NCAA Bracket 2012: What Kentucky Has Gained En Route to Final Four
After losing to Vanderbilt in the SEC championship game, coach John Calipari and his Kentucky Wildcats were not viewed as the favorite to win it all anymore.
But throughout their journey to New Orleans, the Wildcats and Calipari have been on a mission to prove all naysayers wrong.
When they arrive in New Orleans for the Final Four, the Wildcats will be bringing key intangibles like momentum, validation, edge and more fans than usual just to point out a few.
Since No. 1 Kentucky started the tournament, they have been playing with incredible momentum. You would have never thought this team lost their conference championship game against Vanderbilt just days before the NCAA tournament started.
No game has even been close with blowouts against Western Kentucky, Iowa State, Indiana and Baylor. Somebody even woke up freshman sensation Michael Kidd Gilchrist in the Sweet 16, given the way he has exploded in the last two games.
It seems that losing to Vanderbilt might have been one of the best things that happened to Kentucky. Before the loss, the Wildcats were described as being too confident.
That loss definitely knocked them off their high horse and showed them that other teams could beat them. In the following games, you could see that Kentucky was back to playing at its high rate, but was more humble.
With a team full of NBA lottery picks, such as Anthony Davis and Terrance Jones, you would think that it would be an individual showcase. That’s the one thing that it hasn’t been in this tournament. Rather, it's been more like a team game with five starters and key bench players who could start anywhere else.
The Wildcats are one of the most team-oriented teams in the Final Four. Stopping one player on this team is not going to work because they have all come to play and are ready to perform when called upon by Calipari.
Being the overall No. 1 seed in the tournament must have been motivation and fuel to help Kentucky to the Final Four. After their win against Baylor, the team echoed that they were not happy about just making it to the Final Four, but wanted to win a championship.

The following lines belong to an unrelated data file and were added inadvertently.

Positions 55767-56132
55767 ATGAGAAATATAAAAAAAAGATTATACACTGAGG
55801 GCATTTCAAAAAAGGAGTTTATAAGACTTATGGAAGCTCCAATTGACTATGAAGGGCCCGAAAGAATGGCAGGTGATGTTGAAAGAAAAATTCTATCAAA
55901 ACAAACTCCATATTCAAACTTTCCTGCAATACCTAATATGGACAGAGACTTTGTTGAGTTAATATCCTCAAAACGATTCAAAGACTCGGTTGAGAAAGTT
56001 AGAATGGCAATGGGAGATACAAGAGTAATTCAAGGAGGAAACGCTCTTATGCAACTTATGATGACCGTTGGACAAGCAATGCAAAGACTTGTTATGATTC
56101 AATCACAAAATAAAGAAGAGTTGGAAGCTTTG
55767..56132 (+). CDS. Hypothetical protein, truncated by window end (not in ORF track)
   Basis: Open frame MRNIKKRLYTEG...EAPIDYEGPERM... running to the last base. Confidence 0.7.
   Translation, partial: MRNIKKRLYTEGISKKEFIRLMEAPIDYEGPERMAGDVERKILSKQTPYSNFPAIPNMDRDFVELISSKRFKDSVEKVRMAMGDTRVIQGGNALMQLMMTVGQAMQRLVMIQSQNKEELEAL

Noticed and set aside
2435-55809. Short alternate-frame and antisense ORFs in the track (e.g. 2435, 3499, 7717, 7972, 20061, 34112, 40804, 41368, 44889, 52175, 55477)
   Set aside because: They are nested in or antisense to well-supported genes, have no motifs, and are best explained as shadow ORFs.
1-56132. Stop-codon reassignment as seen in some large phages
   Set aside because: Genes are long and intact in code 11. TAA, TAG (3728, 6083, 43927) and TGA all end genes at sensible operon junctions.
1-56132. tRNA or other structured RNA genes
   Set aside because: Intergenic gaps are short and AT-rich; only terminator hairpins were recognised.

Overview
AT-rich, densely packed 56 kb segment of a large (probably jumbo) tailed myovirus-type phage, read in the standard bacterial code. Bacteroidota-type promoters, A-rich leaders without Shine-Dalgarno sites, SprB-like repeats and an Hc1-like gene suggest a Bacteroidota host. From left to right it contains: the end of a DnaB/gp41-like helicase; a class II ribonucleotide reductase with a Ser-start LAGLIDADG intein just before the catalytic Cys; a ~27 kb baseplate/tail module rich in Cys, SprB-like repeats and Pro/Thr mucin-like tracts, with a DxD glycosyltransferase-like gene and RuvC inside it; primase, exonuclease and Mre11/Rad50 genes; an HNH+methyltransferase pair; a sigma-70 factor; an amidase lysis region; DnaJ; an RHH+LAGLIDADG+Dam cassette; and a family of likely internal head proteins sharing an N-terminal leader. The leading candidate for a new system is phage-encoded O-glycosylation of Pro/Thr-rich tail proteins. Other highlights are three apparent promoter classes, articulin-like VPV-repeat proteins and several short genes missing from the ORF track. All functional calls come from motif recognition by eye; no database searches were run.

This team is on a mission to prove why they are the overall No. 1 team. These are not unfamiliar waters for Calipari who has been in this position before with Memphis and the 2010 Kentucky team.
The only difference between those teams and this one now is this Kentucky team is more willing to buy into Calipari’s system. Even when Anthony Davis suffered a bruised knee early in the second half, he continued to play as if the game wasn’t already decided. This just showed that the Wildcats want to do more than win at this point.
When Baylor had its only lead at 10-5 against Kentucky, you started to see a new Wildcat team. They were more aggressive, playing like a team with its back against the wall.
They forced the Bears to commit numerous turnovers and halted their offensive production. Even going into the half up by 20, the Wildcats did not let off the gas, still playing with intensity on the defensive end, which led to easy transition buckets. If this type of defense shows up in New Orleans, coach Rick Pitino and the Louisville Cardinals are in for a long day.
Some wrote the Wildcats off because of their loss to a weaker Vanderbilt team, or because they were the overall No.1 seed in the tournament or maybe even because Calipari has never won the NCAA championship.
That will all be forgotten when the games start on Saturday. The Wildcats will have more fans and believers than they started with. When you dominate in every game that you have been involved in, your talent and skill level can’t be denied. The road to New Orleans has been a great one for the Wildcats, and hopefully they can keep the wheels turning.
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